Healthcare Analytics is the set of activities or actions undertaken as a result of data collected from different areas within healthcare. Healthcare 2.0 has been defined variously as including social media, user-generated content, and cloud-based and mobile technologies. Some Health 2.0 proponents see these technologies as empowering patients to have greater control over their own health care and diminishing medical paternalism.
Healthcare 2.0 can be said to be a step ahead of normal healthcare analytics. These areas are four in number and they are Claims and cost data, pharmaceutical and research development (R&D) data, clinical data (electronic medical records) and patient behavior and sentiment data(i.e patient behaviors and preferences). Put another way, involves the activities that are undertaken or actions carried out as a result of data collected from different areas within healthcare. These areas are four in number and they are Claims and cost data, pharmaceutical and research development (R&D) data, clinical data (electronic medical records) and patient behavior and sentiment data(i.e patient behaviors and preferences). The healthcare analytics model has picked up momentum in the past and it’s expected to grow exponentially in the coming years.
In the late 2000s, several commentators used Health 2.0 as a moniker for a wider concept of system reform, seeking a participatory process between patient and clinician: “New concept of health care wherein all the constituents (patients, physicians, providers, and payers) focus on health care value (outcomes/price) and use competition at the medical condition level over the full cycle of care as the catalyst for improving the safety, efficiency, and quality of healthcare” Health 2.0 defines the combination of health data and health information with (patient) experience, through the use of ICT, enabling the citizen to become an active and responsible partner in his/her own health and care pathway. Health 2.0 is participatory healthcare. Enabled by information, software, and communities that we collect or create, we the patients can be effective partners in our own healthcare, and we the people can participate in reshaping the health system itself.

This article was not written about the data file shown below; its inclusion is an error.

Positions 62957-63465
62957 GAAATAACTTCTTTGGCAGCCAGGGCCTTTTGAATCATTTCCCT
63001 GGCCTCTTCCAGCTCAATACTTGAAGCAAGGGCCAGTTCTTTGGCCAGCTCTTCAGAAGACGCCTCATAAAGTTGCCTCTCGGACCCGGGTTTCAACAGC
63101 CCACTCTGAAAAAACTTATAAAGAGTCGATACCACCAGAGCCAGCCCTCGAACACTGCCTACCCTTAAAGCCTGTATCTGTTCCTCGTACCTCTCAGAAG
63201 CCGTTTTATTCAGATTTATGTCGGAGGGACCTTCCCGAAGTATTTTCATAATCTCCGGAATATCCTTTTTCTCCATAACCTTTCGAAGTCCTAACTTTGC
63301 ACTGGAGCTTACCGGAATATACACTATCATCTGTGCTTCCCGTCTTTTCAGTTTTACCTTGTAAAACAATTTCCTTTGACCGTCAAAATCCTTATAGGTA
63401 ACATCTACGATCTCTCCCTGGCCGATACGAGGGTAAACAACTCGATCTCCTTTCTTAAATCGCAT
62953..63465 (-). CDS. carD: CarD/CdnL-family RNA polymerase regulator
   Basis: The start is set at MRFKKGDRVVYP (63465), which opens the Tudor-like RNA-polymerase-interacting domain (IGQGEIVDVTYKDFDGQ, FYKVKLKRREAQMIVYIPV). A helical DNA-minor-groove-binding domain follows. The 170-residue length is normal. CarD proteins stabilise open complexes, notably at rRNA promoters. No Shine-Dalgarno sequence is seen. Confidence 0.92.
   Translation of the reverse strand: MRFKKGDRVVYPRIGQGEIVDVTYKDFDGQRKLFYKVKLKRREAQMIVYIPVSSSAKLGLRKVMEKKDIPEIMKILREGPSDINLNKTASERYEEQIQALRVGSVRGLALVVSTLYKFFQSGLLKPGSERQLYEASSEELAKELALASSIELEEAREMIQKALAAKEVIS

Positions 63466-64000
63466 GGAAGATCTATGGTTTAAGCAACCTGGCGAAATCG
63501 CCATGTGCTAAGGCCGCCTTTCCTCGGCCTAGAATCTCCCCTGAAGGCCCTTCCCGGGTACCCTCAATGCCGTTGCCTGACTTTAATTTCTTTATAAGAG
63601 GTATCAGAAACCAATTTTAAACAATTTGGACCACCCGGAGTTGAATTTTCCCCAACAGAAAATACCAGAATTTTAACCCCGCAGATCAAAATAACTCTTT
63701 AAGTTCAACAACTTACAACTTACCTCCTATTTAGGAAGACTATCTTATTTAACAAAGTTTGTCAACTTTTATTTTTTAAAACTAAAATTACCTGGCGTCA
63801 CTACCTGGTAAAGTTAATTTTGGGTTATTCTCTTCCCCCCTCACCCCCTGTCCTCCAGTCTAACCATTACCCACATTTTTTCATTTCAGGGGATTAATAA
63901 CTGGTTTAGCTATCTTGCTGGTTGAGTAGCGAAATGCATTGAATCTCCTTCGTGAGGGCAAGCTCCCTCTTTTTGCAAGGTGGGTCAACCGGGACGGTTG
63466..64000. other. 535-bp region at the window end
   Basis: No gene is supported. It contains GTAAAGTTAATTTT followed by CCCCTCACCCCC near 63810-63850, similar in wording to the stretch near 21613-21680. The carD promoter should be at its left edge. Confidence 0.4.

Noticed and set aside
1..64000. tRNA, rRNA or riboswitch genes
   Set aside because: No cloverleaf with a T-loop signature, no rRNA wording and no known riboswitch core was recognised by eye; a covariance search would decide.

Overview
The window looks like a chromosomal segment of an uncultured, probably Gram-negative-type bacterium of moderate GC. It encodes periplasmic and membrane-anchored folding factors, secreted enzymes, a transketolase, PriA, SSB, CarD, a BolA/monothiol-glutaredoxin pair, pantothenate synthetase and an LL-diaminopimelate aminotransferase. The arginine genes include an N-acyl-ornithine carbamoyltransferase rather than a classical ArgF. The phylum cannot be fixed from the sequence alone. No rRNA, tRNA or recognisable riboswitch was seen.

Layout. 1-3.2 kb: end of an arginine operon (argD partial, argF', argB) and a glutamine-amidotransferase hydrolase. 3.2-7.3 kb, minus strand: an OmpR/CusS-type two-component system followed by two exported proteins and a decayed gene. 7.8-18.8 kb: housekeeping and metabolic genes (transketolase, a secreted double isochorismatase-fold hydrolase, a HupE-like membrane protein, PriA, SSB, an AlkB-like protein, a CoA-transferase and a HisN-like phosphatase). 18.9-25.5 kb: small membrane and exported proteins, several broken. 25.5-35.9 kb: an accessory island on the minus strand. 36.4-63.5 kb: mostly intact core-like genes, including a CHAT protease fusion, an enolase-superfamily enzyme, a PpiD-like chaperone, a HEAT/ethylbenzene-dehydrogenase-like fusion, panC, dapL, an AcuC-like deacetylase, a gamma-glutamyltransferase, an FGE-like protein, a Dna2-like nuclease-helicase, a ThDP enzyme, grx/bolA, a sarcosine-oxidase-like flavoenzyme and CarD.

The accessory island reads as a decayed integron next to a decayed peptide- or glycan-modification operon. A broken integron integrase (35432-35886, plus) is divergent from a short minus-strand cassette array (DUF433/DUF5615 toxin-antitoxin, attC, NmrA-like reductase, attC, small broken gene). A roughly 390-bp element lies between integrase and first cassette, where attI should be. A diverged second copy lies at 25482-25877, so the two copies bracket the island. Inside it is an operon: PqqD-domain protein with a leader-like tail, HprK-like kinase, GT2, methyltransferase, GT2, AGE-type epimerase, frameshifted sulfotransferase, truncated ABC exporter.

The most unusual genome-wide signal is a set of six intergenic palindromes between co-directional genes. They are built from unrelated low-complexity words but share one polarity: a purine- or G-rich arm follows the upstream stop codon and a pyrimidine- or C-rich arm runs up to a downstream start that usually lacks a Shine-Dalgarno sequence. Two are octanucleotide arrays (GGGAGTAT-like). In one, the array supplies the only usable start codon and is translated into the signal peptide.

Definitions of Medicine 2.0 appear to be very similar but typically include more scientific and research aspects—Medicine 2.0: “Medicine 2.0 applications, services and tools are Web-based services for healthcare consumers, caregivers, patients, health professionals, and biomedical researchers, that use Web 2.0 technologies as well as semantic web and virtual reality tools, to enable and facilitate specifically social networking, participation, apomediation, collaboration, and openness within and between these user groups.
Healthcare 2.0 is also complementary to both predictive and comparative analytics
A major drawback will be that predictive analytics fails to include outcomes. Even though predictive analytics supports risk stratification through case management and other means, without outcomes data prediction is technically nonexistent. Many healthcare organizations and health researchers do not understand how predictive analytics truly works before diving head first into it. There is a general misunderstanding of its technicalities and program specifics. Without protocol and patient-specific outcomes data, predictive analytics is largely just predicting readmissions with no actual solution in sight.
Comparative data analytics has existed for quite some time now in the healthcare industry but there hasn’t been much improvement. Healthcare quality and cost continues to deteriorate and increase respectively with no hope of redemption in sight. Comparative analytics has its advantages though but they might not be enough to drive improvements and advancements in a healthcare organization. There are too many variables and variations in healthcare delivery and data to make comparative analytics as valuable as would be considered ideal.